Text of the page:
African countries must grasp what investors seek to expand their activities. Several impediments and restraints must be overcome to grow and develop investments. Some are horizontal, influencing a wide range of economic sectors and are often related to how simple it is to conduct business in the country.
These prevalent challenges include the business climate, taxes, corruption, and infrastructure quality. There are also sector-specific challenges that may impact the growth of particular activities; these need serious attention if fundamental change and activity diversification must remain achievable.
In contrast, there is a need to emphasise and promote investment prospects. Africa must find the areas where it can stand out from the pack in an incredibly complicated prospective portfolio of investments. These might be horizontal, such as population increase, or specialised sectors where investors can gain from agglomeration economies and clusters.
African nations must also identify the essential characteristics that investors possess to match opportunities to invest and capitalise on investors’ competitive advantage. These synergies may be leveraged in a win-win strategy.
The UK’s role in Africa’s economic agenda
Despite the discussion of a British ‘tilt’ towards the Indo-Pacific, the UK still has to give assurance by evaluating its pledges to actively collaborate with partners across Africa. Now is the time for the UK to place Africa at the centre of its international policy.
Investment and trade
Before the Covid-19 pandemic, Africa had five of the fastest-growing economies globally. By the end of the 21st century, the continent may easily be the most populated continent globally. Sub-Saharan Africa experiencing the most significant expansion. Regional giants like Nigeria will undoubtedly become global economic heavyweights, and there is no question that Nigerian accomplishments in art and music will replicate in business, technology, and infrastructure. Many African countries are in the same boat.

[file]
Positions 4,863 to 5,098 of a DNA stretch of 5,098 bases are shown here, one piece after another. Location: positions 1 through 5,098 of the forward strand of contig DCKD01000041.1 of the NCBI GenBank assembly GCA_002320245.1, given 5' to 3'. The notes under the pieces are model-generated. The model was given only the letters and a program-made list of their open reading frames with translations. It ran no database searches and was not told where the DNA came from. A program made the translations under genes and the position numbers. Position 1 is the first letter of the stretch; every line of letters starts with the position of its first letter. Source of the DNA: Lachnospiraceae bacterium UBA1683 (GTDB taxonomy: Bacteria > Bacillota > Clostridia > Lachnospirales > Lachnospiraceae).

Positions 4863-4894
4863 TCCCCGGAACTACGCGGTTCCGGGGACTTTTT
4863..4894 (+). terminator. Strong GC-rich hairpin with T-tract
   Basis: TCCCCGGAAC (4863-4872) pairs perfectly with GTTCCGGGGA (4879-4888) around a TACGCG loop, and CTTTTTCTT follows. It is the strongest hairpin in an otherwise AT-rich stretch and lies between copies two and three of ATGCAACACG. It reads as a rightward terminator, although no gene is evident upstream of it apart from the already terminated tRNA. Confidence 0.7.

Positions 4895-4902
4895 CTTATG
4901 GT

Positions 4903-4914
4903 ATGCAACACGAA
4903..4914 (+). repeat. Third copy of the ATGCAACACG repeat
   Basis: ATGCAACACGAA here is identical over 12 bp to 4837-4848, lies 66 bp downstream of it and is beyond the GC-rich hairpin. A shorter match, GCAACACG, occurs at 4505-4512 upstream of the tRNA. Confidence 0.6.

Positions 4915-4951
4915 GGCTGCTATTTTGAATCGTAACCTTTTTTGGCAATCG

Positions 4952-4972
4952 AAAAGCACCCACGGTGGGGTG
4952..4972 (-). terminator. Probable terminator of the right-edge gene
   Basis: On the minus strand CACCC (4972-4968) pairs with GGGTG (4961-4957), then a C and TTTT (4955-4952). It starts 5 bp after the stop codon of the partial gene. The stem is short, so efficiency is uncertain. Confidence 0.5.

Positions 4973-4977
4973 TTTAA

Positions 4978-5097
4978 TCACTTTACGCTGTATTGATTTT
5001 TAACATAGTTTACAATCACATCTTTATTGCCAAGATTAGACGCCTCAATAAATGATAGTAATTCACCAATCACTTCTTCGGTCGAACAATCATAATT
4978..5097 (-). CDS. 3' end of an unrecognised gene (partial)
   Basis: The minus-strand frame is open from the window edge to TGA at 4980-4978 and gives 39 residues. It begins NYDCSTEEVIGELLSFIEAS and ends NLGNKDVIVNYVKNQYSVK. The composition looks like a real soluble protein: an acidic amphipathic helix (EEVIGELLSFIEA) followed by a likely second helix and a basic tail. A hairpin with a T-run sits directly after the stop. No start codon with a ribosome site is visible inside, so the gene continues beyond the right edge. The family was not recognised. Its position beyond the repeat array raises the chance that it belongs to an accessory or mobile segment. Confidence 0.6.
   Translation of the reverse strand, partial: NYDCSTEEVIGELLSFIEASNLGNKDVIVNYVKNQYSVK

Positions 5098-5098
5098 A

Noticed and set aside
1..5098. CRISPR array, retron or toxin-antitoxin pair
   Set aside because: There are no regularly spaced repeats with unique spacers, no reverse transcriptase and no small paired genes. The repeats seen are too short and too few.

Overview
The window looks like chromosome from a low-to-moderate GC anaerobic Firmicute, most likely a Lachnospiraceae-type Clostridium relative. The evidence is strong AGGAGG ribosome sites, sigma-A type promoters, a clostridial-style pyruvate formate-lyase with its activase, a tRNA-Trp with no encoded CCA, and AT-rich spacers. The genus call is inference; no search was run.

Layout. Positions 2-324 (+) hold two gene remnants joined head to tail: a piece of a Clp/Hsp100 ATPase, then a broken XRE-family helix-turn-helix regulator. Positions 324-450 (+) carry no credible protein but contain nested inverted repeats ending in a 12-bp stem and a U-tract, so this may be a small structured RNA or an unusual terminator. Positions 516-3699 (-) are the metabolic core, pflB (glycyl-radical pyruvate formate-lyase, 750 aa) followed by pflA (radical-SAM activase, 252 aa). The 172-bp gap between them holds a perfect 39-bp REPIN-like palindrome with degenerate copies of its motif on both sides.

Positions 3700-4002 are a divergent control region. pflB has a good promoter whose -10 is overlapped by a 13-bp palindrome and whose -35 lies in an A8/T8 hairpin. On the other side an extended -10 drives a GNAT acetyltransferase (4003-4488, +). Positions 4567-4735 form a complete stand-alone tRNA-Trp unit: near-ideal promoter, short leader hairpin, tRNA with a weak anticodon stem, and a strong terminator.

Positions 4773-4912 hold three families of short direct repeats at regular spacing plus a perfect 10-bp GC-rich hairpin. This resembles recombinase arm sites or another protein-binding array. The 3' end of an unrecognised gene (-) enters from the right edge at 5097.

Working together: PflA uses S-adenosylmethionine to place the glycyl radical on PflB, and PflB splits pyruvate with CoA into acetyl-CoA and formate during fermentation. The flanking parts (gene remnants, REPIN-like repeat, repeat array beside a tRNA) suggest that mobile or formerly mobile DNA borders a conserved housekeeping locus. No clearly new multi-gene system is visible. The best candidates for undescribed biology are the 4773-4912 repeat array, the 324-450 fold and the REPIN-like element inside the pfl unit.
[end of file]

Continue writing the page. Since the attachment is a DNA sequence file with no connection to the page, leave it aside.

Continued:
A wealthier Africa benefits Britain, yet Africa contributes to just 2.5 per cent of UK commerce. South Africa and Nigeria, the continent’s two largest economies, account for 60% of UK-Africa trade. Africa’s investments are significantly behind those of France and the United States. Where Britain has been inert, other less democratic powers have stepped in.
With the lure of easy-access finance for crucial infrastructure, China has relentlessly utilised its Belt and Road strategy to build influence across Africa. Turkey and the Gulf nations have also generated significant investment and trade possibilities in Africa.
The UK may not be able to compete with China’s Belt and Road Initiative. However, it may borrow from China’s strategy of combining economics and diplomacy to form win-win partnerships in Africa.
African leaders recognise that the cornerstones of future growth are job creation, transportation networks, electricity grids, renewable energy initiatives, and digital infrastructure. The ‘debt trap’ strings linked might be harsh. Nevertheless, Chinese money has given an enticing avenue to fulfilling these real-world development demands.
The UK must now grasp the opportunity. The Commonwealth Heads of Government Meeting (CHOGM) brought leaders from 56 independent and equal countries to Kigali in June. The meeting was a significant step forward. The post-Covid-19 economic resurgence could energise the UK even more as African economies set to rebound rapidly.
The United Kingdom and Africa have long had cultural and historical links. However, the recent history of UK-Africa ties demonstrates that neither latent cultural affinity nor security alliances are sufficient to drive stronger trade connections.
A deliberate plan for increasing economic cooperation around mutual self-interest concerns is necessary. Therefore, the UK must move soon to partner with Africa.